by Joseph F. Johnson, Jr., Ph.D. • IDRA Newsletter • June- July 1997

I will never forget our principal, Bernadine Hawthorne, as she addressed her new school faculty for the first time. With confidence and a gentle, but powerful determination, she explained: “Whatever you know about this school from previous years, whatever you’ve read in the papers about schools in this part of the city, whatever you saw when you drove into the neighborhood, I want you to know that these students can and will succeed academically. You will teach them and I will be here to help and support you as you make it happen. We’ll just do whatever it takes.”

Three years later, after much hard work, self-analysis, experimentation and refinement, our school had gone from being one of the lowest achieving schools in the city of San Diego, California, to being one of the highest. We proved to ourselves that issues of poverty and ethnicity did not limit our ability to teach, or our students’ ability to learn.

It has been my privilege to observe many schools in Texas achieve even greater levels of academic success. When the Texas Education Agency put forth the goal of 90 percent of all students passing each section of the Texas Assessment of Academic Skills (TAAS) test, many assumed that this was an impossible dream for schools challenged by poverty. Yet, in the 1995­1996 school year, 428 Texas schools with 50 percent or more of their students meeting free­ or reduced­price lunch criteria received “recognized” ratings, and another 54 such schools received “exemplary” ratings. Thus, the dream of having almost all students passing the TAAS test was actualized.

I have had the pleasure of visiting and studying several of these schools. My career as an educator has been powerfully affected and my faith in public education restored. My belief in the potential of parents, teachers, principals and support staff to work together to transform lives has been renewed and deepened as a result of my interactions with these schools.

When leaving Scott Elementary in Houston, you walk away believing that any goal can be achieved. When you visit Milam Elementary in Grand Prairie, you cannot help but be affected by their powerful passion for excellence. When you visit Dovalina Elementary in Laredo and walk around the surrounding area, you inevitably will tell yourself, “If they can accomplish this here, it can be accomplished anywhere!”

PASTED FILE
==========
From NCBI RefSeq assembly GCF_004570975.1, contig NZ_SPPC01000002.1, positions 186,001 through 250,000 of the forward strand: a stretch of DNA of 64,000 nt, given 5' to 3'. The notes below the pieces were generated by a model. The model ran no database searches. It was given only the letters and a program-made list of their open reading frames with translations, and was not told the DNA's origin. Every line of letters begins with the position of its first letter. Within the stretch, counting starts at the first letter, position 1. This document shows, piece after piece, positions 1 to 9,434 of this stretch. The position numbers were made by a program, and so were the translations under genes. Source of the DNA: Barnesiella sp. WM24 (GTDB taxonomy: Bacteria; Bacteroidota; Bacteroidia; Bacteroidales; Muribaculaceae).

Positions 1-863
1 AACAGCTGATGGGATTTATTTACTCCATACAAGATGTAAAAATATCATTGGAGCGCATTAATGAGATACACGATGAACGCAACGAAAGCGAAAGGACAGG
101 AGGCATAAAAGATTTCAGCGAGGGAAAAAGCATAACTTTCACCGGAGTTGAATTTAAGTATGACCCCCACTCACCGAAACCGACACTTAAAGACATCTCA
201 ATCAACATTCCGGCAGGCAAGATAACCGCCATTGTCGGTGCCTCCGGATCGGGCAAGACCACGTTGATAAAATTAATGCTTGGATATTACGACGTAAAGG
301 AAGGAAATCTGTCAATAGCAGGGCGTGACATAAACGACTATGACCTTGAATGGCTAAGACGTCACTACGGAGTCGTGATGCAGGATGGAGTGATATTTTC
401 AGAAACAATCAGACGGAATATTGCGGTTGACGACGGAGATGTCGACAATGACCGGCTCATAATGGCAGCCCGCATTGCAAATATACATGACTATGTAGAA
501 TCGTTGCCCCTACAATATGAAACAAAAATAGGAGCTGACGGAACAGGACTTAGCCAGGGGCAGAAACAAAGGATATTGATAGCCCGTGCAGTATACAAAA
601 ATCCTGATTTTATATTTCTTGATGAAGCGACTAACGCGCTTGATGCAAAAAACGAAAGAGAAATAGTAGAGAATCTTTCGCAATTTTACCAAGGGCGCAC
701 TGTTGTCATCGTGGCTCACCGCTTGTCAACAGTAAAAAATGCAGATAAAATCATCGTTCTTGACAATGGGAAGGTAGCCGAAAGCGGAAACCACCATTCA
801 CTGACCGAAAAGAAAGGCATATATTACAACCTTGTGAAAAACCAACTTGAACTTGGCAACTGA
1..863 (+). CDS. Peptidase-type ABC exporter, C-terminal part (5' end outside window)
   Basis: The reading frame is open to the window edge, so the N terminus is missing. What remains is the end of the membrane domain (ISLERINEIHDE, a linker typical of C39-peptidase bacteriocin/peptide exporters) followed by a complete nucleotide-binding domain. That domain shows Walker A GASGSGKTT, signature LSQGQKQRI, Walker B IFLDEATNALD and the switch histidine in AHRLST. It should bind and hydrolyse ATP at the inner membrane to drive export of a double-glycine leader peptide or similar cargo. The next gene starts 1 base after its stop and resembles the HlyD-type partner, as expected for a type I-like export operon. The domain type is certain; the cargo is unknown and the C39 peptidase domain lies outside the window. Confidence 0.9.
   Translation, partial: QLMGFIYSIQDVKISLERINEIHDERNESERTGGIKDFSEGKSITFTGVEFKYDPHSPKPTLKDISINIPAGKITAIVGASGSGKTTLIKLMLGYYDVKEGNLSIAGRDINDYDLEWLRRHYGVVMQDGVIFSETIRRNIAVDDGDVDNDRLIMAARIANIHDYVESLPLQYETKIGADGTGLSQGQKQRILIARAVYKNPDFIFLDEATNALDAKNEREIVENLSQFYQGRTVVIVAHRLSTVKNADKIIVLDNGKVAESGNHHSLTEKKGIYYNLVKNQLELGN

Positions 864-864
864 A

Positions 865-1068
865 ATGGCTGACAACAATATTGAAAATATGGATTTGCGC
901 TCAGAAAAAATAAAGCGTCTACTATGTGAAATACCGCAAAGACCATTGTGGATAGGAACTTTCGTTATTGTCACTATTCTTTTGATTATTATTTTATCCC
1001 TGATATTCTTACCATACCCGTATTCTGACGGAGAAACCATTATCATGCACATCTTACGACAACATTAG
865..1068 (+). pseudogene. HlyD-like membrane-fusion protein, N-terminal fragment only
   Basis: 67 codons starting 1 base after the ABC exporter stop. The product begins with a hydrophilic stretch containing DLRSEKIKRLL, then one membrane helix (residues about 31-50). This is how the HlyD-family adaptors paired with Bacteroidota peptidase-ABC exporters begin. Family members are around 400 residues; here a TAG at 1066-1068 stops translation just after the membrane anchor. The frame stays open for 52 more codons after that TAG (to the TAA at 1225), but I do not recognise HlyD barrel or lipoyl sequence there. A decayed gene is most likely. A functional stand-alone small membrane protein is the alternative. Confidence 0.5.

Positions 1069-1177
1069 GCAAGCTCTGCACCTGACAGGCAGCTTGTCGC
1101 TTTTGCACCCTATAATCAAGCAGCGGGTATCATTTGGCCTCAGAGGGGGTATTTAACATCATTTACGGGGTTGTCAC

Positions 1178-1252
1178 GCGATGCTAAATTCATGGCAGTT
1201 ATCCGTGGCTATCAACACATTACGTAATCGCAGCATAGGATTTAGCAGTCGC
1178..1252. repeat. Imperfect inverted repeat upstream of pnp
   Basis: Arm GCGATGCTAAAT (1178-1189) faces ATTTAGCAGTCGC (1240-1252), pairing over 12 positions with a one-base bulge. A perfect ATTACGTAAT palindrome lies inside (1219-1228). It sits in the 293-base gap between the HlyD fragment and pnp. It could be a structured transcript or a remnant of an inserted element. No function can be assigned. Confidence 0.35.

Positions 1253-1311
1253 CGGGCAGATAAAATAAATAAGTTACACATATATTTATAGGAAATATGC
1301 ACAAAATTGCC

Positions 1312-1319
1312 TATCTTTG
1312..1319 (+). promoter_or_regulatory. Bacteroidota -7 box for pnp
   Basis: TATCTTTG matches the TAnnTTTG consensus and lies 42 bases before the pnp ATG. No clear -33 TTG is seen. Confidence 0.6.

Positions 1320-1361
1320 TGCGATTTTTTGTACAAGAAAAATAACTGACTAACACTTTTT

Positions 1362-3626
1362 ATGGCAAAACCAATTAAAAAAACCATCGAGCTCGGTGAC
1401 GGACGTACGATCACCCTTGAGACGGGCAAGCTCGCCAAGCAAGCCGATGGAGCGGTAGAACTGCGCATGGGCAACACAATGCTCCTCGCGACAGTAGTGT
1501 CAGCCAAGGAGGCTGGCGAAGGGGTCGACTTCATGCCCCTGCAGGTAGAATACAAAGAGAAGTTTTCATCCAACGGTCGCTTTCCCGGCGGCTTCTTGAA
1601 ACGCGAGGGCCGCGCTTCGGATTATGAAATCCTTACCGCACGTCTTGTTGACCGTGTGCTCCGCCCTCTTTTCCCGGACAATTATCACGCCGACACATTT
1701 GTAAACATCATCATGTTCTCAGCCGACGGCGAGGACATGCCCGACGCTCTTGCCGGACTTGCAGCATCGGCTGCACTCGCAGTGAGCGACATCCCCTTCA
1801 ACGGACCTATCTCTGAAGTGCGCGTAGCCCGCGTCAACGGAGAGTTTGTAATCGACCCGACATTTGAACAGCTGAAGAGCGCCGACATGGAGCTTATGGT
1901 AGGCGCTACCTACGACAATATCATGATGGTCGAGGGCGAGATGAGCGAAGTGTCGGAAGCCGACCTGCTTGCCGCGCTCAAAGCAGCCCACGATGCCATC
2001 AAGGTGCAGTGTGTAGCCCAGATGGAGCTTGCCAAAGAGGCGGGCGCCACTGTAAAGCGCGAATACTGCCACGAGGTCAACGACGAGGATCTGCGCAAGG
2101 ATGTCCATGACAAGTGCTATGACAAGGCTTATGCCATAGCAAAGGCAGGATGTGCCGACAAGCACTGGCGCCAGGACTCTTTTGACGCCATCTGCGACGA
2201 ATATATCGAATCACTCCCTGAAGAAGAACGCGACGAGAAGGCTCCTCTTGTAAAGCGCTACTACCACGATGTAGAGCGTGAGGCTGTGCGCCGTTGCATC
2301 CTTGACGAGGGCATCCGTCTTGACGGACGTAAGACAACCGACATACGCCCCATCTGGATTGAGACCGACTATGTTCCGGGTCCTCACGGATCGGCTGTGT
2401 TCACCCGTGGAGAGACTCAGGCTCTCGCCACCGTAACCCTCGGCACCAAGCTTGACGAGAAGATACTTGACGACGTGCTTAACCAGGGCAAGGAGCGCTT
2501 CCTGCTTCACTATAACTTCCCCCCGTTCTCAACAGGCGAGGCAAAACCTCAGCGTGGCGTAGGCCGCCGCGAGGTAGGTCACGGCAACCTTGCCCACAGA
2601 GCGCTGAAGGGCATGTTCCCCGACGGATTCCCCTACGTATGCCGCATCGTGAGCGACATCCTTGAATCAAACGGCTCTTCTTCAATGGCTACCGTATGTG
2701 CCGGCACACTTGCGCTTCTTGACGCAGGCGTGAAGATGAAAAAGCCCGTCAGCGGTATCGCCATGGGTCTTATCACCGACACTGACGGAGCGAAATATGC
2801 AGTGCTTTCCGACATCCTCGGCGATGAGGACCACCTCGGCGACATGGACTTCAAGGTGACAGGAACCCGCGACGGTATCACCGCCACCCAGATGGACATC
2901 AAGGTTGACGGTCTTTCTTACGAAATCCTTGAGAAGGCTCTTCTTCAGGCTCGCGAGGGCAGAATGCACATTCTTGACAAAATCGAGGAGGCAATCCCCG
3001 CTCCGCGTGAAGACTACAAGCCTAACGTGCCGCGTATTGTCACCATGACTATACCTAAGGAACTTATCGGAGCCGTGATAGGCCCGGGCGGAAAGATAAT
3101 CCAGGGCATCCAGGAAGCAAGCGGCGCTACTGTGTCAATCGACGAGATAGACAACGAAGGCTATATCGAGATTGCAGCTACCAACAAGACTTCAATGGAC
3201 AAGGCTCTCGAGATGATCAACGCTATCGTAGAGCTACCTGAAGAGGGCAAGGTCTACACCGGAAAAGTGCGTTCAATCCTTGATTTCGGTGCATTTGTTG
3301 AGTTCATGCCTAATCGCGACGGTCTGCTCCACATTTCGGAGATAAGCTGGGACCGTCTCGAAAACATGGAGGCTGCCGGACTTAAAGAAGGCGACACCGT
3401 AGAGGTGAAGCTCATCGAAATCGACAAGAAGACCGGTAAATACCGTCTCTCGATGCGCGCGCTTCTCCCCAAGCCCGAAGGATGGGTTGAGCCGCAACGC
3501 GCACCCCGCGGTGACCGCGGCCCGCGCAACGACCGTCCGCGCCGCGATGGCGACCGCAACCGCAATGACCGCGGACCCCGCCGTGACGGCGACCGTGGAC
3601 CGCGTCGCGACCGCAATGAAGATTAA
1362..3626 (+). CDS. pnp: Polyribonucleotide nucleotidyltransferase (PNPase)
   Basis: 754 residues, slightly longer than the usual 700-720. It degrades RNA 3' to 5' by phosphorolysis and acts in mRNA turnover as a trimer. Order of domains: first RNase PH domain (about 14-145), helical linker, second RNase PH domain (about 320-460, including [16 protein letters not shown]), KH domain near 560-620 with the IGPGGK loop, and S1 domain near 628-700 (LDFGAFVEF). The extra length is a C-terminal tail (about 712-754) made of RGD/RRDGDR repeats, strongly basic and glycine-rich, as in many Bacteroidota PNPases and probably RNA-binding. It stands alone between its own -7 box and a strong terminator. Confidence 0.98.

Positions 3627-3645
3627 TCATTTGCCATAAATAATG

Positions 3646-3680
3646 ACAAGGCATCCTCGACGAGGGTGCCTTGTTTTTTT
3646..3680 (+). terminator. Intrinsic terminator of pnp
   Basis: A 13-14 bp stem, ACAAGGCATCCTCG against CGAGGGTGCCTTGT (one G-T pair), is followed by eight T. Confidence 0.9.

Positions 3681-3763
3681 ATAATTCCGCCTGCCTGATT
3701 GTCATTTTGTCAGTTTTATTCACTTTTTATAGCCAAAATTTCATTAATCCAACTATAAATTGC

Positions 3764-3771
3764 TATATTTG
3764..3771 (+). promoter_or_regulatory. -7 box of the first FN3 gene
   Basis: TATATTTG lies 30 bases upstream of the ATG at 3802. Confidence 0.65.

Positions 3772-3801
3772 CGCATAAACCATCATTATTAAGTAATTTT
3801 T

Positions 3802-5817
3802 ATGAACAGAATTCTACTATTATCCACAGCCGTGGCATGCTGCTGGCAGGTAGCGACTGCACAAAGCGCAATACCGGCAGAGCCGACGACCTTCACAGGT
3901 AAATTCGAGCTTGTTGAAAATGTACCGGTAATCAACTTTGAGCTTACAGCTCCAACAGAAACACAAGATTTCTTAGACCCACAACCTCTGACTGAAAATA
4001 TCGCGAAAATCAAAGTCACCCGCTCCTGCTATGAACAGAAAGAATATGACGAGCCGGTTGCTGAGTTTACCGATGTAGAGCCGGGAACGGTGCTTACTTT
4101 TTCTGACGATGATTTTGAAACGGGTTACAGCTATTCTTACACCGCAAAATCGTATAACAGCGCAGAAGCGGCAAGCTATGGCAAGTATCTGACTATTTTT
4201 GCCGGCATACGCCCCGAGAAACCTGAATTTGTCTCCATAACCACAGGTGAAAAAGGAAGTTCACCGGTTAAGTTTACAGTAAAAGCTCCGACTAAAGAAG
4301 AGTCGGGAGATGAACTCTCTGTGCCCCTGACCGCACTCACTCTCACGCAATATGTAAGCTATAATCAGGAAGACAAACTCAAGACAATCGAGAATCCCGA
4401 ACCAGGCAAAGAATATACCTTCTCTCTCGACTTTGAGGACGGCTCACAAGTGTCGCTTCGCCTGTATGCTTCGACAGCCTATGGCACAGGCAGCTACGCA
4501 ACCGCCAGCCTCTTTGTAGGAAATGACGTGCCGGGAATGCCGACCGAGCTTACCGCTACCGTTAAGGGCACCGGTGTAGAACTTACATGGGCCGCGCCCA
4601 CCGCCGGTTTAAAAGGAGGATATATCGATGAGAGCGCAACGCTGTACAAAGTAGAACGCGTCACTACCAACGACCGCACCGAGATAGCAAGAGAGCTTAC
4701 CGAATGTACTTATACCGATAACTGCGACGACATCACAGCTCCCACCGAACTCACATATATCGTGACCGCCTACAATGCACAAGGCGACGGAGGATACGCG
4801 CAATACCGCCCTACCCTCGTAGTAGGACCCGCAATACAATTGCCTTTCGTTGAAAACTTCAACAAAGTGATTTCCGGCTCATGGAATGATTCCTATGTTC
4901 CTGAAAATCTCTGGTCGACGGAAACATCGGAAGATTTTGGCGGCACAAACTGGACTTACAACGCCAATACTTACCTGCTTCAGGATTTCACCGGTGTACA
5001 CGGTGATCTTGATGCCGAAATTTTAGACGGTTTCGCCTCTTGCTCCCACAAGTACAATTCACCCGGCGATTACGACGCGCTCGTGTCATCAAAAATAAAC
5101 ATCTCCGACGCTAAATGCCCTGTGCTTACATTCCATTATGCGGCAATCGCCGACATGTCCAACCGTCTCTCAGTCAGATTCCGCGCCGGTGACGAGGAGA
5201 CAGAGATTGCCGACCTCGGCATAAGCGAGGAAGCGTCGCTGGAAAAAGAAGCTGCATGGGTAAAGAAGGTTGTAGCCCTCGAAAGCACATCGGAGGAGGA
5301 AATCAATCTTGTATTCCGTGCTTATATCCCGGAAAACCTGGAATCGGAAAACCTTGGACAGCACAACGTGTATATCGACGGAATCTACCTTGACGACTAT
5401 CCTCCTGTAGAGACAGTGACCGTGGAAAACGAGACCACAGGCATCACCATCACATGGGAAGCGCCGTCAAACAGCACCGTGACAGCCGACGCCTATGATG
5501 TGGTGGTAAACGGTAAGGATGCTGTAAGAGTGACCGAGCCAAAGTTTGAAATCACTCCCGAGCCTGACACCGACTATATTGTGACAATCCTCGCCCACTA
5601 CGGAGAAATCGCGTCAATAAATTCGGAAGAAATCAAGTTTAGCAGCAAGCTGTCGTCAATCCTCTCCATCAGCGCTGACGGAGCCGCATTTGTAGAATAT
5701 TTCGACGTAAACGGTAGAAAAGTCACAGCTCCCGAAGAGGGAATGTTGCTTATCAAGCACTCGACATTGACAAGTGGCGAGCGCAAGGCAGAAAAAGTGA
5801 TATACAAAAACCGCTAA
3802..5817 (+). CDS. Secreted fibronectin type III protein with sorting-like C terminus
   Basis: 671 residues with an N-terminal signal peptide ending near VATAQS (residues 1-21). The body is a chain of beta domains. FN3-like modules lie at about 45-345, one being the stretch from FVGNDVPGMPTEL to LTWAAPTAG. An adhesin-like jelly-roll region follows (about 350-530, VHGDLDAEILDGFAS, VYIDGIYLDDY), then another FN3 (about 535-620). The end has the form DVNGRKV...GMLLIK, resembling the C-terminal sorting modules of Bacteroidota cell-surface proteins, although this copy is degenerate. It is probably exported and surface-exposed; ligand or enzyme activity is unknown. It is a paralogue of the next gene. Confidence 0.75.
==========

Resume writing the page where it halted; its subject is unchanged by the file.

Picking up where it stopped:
The less informed might assume that these schools have become “TAAS mills” B places where students and teachers have resigned themselves to focus on arduous rituals of drill and practice on TAAS­related issues. In general, these successful schools are not TAAS mills. In fact, studies by the Charles A. Dana Center at the University of Texas at Austin conducted through the STAR Center (the comprehensive regional assistance center funded by the U.S. Department of Education to serve Texas, a collaborative of IDRA, the Dana Center at UT Austin and RMC Research Corporation) indicate otherwise. The findings suggest that the great majority of these schools are places where creativity abounds, there is a rich and full curriculum, and students and teachers enjoy a challenging educational experience. Part of the reason these schools are successful seems to be that they recognize the centrality of human relationships in the educational process. They recognize that students are not learning machines to be programmed, rather they are individuals with a broad range of valuable interests, abilities, curiosities and needs. They recognize that parents should not be considered scapegoats or obstacles, instead they should be treated as respected partners who bring important perspectives and often the untapped potential to grow in their capacity to support their children’s education. Similarly, at these schools, it is recognized that teachers, principals and support staff are not robots or drill machines. Instead, these schools are places where every educator is recognized as a valuable contributor with unique strengths and impressive potential to learn, grow and improve.

Again, the less informed might assume that these schools are satisfied with their accomplishment of state achievement goals. In spite of their high rates of poverty, many of these schools have achieved better results than some of the most affluent schools in their districts or regions. Yet, it does not take long to recognize that the passion for improvement goes far beyond state achievement goals and far beyond TAAS scores.